When Jeff translated this quote from Swahili to English I fully understood the guards opinion. I found the going rough as well. For once in a long time I felt upset with Pamela´s fantastic cooking. It had made me put on an enormous 7 kg:s of fat in just 6 months! And I asked myself:
“I won´t make it to the top with all these cameras and I will look like a fool in Jeff’s eyes if I can´t make it!”
Jeff Willner was a revelation in many ways. He used to be a missionary kid here in Congo and spoke fluent Swahili. He was also one of the kindest, most generous and intelligent people I have met in a long time. This was my first job as a explorer-in-residence at Kensington Tours, the bravest and most interesting of tour operators in the world right now. Six months after the end of the instability in the region, Jeff himself, the owner, moves in, in person, to Congo to see if he can help the country by bringing in tourism. He said he saw himself as an armchair explorer nowadays, but is a well known explorer in his own right, after having done a great Expedition by Landrover together with three ladies. And he pushed on like he was possessed!
“We have to get up and down in one day, Mikael!” he shouted as the extraordinarily occupied owner he was, “I don´t have more time!”
We had been waiting for three days to get the permission to climb this very active volcanowhich had its last devastating eruption 2002. Nothing is easy in Congo, but everything is possible. If you have the right contacts. Like Kennedy at Hakuna Matata Tours. We wanted to climb the volcano to see if it should be a must on any itinerary for a tourist in this the most fantastic of places on earth. Congo is no doubt one of the most interesting countries on earth right now. Believe me. For somebody like me who have been there, done that, there´s nothing like it. In comparison, I think only Yemen can rival. And Nyarigongo is a very beautiful and still active volcano with big pools of lava at the bottom of its caldera. That is, if one makes it to the top….
The first part, from the very basic ranger station, up to a small plateau, takes the walker through dense and muddy rain forest. It is so dense, so it is easy to understand that since the war 1996-97, tourism has been all but gone. One gets this great feeling of being one of the first to travel through this area!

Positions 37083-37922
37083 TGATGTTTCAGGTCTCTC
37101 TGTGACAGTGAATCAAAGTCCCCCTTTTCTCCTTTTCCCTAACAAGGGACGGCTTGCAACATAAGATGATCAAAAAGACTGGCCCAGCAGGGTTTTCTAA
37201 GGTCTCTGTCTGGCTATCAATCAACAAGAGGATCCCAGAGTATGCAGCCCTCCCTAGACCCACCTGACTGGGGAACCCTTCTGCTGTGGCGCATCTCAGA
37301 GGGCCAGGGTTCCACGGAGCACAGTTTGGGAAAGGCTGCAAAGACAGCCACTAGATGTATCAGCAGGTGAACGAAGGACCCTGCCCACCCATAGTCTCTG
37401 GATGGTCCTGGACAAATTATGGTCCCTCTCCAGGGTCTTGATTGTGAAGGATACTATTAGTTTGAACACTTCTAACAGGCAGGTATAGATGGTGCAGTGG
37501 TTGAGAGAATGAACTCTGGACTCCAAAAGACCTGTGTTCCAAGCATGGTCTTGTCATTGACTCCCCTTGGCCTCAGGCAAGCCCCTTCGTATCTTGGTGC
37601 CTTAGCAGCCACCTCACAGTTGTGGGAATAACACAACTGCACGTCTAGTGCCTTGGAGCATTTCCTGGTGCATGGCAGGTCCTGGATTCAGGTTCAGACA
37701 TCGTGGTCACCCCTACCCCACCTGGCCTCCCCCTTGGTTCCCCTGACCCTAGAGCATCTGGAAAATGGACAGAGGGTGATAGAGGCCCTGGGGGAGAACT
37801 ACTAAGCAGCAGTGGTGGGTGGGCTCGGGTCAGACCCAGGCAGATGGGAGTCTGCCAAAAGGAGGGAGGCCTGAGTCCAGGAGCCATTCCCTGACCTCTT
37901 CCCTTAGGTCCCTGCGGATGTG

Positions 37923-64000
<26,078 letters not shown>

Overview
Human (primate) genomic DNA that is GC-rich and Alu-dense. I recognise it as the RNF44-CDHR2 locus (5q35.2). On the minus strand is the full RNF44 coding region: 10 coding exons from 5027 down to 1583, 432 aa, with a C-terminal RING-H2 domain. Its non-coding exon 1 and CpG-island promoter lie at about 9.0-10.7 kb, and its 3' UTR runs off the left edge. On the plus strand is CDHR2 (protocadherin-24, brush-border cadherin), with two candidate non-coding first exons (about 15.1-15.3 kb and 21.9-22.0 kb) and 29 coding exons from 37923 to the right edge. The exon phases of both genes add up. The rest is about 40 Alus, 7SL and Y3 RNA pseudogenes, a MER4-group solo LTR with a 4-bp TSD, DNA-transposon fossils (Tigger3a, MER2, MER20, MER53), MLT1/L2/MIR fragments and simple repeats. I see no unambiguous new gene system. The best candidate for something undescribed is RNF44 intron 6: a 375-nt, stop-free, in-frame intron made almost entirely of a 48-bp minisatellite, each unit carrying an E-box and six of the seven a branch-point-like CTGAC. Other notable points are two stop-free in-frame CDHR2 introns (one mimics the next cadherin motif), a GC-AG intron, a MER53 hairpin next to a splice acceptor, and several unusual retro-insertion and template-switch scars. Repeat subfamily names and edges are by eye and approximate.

After about two hours of slippery, wet and arduous climbing we reached a small plateau offering spectacular views over Lake Kivu and Bukavu.
“2 hours to ago to the top!” whispered our guide Roger, “Mikael, do you need help to carry your rucksack?”
“Maybe you should let them help you,Mikael?” Jeff added.
I said no of course and raced on up through, by the meter, steeper climb. Volcanic stone is really sharp and kills any shoe quickly. But worst was the heat and humidity. Whilst trashing through the forest, humidity and weight made me sweat profusely, but now, once out in the open, I missed the cooler forest. The sun just baked on and we were beginning to feel the altitude.
“I have headaches”, Jeff said, which gave me some joy to see he was suffering as well, “Doing this in one day is too much!”
There´s no doubt, that to be able to fully enjoy the great scenery and variety of ecological zones one passes through on the climb up to the 3,470 m (11,385 ft) top, two days is the optimal. The last two hours brought us through some great scenery and landscapes, dominated by gigantic lobelias and senecio plants. Once we reached the top, clouds moved in after a heavy rain, and we could finally look down into the enormous crater. Suddenly, the clouds dispersed and we could see three gigantic lava pools fuming with orange heat! It is an extra ordinary experience to see this!
After having a great lunch just below the crater, Jeff shot off down the volcano like a rocket! He wanted to get down as fast as possible so that he could enjoy a Cuban cigar and a Green Label whiskey at the hotel pool. It only took us two hours to make it all the way down! Six hours up and two down. Even the moaning park rangers liked that!
The climb is demanding, but well worth the effort. It should definitely be part of any itinerary in East Africa!
Read more about the volcano here!
And, why not see this little film with the new Congolese superstar to be? Innocent Balude!
Friday, May 7, 2010
”Uff, uff!” he said and turned his back towards us, heavily slumped down on his back lazily and started chewing away on his main diet this time of the year, leaves. He wasn’t at all interested in our presence, almost seemed bored and fed up with being a star.